The federal district court that first considered Mr. Ricci’s claims exhaustively reviewed the facts and allegations and determined that Ricci’s lawsuit was foreclosed by settled law. The racially disparate results of the test far exceeded the statistical cut-off indicating that a Title VII violation had occurred, and the district court found that when the City decided not to use the results of the promotion exam, it was trying to comply with Title VII’s prohibition on the use of employment tests that have such a disparate racial impact. Rather than discriminating against the white test-takers, the City was simply trying to find a promotion test that would be fair to all applicants as required by federal law. The court held that this attempt to ensure a fair promotion process and comply with Title VII was not equivalent to discrimination and was not intentional discrimination against the white plaintiffs in violation of equal protection.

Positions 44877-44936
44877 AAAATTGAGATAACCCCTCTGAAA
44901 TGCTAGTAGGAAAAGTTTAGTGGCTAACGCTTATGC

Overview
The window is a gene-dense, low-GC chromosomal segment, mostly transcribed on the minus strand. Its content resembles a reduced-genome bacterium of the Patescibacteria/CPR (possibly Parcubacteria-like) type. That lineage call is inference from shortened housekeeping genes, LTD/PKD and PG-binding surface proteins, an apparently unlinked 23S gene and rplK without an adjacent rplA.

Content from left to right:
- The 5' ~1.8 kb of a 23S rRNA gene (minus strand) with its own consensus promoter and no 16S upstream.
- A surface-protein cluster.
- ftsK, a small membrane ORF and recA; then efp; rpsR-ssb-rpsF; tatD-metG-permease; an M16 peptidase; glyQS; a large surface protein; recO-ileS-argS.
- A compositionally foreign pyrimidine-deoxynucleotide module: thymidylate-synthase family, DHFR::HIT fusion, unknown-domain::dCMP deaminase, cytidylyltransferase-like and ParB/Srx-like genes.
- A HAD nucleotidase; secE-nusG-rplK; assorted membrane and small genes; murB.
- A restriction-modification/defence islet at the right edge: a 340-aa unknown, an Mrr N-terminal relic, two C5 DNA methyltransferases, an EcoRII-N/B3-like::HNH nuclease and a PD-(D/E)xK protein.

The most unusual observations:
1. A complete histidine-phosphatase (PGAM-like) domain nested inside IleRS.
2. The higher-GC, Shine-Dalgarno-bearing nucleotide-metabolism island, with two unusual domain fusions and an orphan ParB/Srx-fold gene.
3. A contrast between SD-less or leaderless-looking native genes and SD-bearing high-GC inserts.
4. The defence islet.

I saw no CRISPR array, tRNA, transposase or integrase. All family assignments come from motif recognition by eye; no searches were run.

On appeal in the Second Circuit, a three-judge panel, including Judge Sotomayor, unanimously agreed with the district court. In a brief order, later published, the panel affirmed the dismissal of Ricci’s case “for the reasons stated in the thorough, thoughtful, and well-reasoned opinion of the court below.” The judges expressly stated that “[w]e are not unsympathetic to the plaintiffs’ expression of frustration,” noting that Mr. Ricci is dyslexic and had “made intensive efforts that appear to have resulted in his scoring highly on one of the exams, only to have it invalidated.” But no matter how sympathetic Mr. Ricci’s claims, “it simply does not follow that he has a viable Title VII claim.” However heartless the City’s refusal to act on the exam results may have seemed to the plaintiffs and their supporters, New Haven was “simply trying to fulfill its obligations under Title VII when confronted with test results that had a disproportionate racial impact” and its actions were protected by law. In other words, the case wasn’t about how sympathetic Mr. Ricci was—it was about the law.